For millions of U.S. workers, this month is the beginning of their benefits open enrollment period. This is your annual chance to switch, adjust or cancel usually tax-free company perks for you and your family.
The biggest employer-provided benefit is medical insurance. Health coverage has taken on new importance during the coronavirus pandemic. But companies offer many more options that help make their workers' lives a bit easier and less costly.
And many benefits experts expect COVID-19 considerations during this open season to alter the usual trend of workers simply letting existing coverages roll into the new year, which is what happens about half the time.
"I think we'll see different employee behaviors as a result of COVID-19," Sara Taylor, health product strategy leader the business outsourcing firm Alight, told WorldAtWork.com. "People are going to look closer at the benefits they get, the cost of those benefits and make some changes that they might not have otherwise, because of necessity and what's going on in the world around us."
Some things, however, never change. The key considerations of cost and coverage remain the same. Just make sure you understand them and select what's best for you and your family this open enrollment period.
To help you do that, here are seven open season preparation, selection and enrollment tips for some of the most popular workplace benefits.
1. Note enrollment dates and deadlines.
Even before COVID-19 forced many of us to URL work from home, most of our intra-company communications were electronic. So you probably got an email announcement about open season. It likely listed a special enrollment website where you could get information on your company's offerings and any changes for the coming benefits year.
You also might have received an actual paper packet of enrollment information. Companies, and usually the outsourced benefits providers they hire, like to make sure that folks get the word about their choices, hence the dead-tree duplication.
Check your email box and/or that stack of snail mail on the counter. Then review the official enrollment dates and, most importantly, the deadline you must meet. If you miss it and don't have insurance, you'll be out of luck for another year, or until you have a major life change that allows you to enroll or make adjustments. And if you have insurance, no action typically means that it will automatically carry forward to the upcoming plan year.
2. Check on any changes.
A rollover of coverage could be fine, since many workplaces benefits tend to be much the same year after year. But not always.
And depending on what's happening with you and your family, even your current coverage could be not enough or too much. You also could end up with higher premiums or different coverage that you didn't expect.
Personally, my workplace options for years have been three levels of coverage. That's the case this open season. However, one of those plans, I'll call it Plan C, has been converted to a high deductible health plan.
High Deductible Health Plan Dollars
If your employer offers a high-deductible health care plan, referred to in medical acronymese as HDHP, run the numbers. The lower premiums of these plans could be better for your personal medical and financial situation, especially if you are young and healthy.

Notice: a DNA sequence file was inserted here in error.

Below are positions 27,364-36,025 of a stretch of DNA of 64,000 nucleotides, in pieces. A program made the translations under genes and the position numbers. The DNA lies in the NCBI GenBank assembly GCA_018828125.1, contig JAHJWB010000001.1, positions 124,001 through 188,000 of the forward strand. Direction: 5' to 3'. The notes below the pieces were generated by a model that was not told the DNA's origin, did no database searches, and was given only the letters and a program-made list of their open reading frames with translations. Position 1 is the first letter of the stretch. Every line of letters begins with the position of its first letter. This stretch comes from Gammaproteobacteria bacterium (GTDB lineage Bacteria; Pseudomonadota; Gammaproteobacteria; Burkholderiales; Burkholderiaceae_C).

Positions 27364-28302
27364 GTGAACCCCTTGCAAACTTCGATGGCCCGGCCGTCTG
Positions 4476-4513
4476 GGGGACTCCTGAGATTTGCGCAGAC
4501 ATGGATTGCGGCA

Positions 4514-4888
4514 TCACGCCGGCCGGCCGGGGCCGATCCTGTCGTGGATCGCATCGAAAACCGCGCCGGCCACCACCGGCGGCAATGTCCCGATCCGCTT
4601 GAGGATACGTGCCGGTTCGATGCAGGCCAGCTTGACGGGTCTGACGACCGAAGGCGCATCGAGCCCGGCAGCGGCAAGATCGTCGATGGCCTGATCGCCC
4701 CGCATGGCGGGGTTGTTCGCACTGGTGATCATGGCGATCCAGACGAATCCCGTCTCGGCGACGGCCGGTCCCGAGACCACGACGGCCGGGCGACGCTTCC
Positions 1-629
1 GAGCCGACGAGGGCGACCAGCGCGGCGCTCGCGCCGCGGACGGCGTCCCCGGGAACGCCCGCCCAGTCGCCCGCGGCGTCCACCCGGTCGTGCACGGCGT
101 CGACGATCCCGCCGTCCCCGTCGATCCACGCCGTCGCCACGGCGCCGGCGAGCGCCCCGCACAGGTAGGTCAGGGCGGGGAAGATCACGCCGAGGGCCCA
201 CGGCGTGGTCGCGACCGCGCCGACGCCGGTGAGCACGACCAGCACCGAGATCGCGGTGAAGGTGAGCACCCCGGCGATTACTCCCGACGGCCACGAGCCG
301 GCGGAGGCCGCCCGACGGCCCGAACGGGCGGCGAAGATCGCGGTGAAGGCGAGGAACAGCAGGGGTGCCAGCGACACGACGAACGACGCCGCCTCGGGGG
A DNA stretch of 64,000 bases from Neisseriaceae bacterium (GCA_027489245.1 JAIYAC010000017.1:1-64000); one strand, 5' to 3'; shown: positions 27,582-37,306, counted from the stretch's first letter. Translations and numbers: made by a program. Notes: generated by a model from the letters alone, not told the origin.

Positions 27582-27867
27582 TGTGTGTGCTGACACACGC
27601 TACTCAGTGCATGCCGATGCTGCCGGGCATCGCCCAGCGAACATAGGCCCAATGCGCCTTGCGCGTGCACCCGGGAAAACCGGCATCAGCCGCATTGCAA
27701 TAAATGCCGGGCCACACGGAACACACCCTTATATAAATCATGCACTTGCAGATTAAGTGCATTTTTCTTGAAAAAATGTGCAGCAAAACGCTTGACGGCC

If a high deductible is for you, you'll want to open and fund as fully as possible an associated health savings account, or HSA. This money helps you offset your higher deductibles. More on this in #5 below.
The dollars associated with these plans and spending accounts are adjusted annually for inflation. For 2021, the maximum deductible for a single policy holder is $1,400; it's a $2,800 deductible for family coverage.
Maximum out-of-pocket expenditures for a single HDHP enrollee is $7,000 and $14,000 for family expenditures.
Out-of-pocket expenses include deductibles, co-payments and other medical costs, but not the premiums you pay for the plan itself.
If I was enrolled in Plan C and wasn't paying attention to the upcoming change and let my coverage roll over, on Jan. 1 I would find myself facing a much larger portion of my medical expenses. So don't assume continuity. Read up on your coverage options.
3. Take a family point of view.
If you're married and your spouse also gets workplace benefits, coordinate your coverages. You need to examine which company plan offers what and the different costs if one of you is carried on the other's plan. It could be cheaper and better. Or you might find coverage and costs are better if you get your medical benefits separately.
If you have dependent children, make sure their needs are reflected in your (or your husband's or wife's) plan. Preventive care is covered by most plans, as are vaccines. Such routine medical coverage is important in normal years for school enrollment purposes. It's even more critical now we likely are looking at coronavirus vaccines in 2021.
Also double check your dependents to make sure they're eligible. The Affordable Care Act (aka Obamacare) provision that requires individual and group health plans to offer dependent child coverage to children through age 26 is still on the books. Some state laws may require plans to provide dependent coverage beyond age 26. For the first time in all the years I've had my company coverage, it is conducting an audit of employees' dependent enrollees to ensure that no one is pushing eligibility rules.
4. Investigate other insurance.
While health insurance is the main focus of open enrollment, more than medical is involved in workplace benefits. Some companies also provide life and disability insurance options.
A free or low-cost life insurance policy could be a good fit for many, either as their main policy or as supplemental life insurance. If you get or opt for this benefit, make sure you name your beneficiaries at enrollment time to avoid any delays in the claims process, if the unexpected should occur.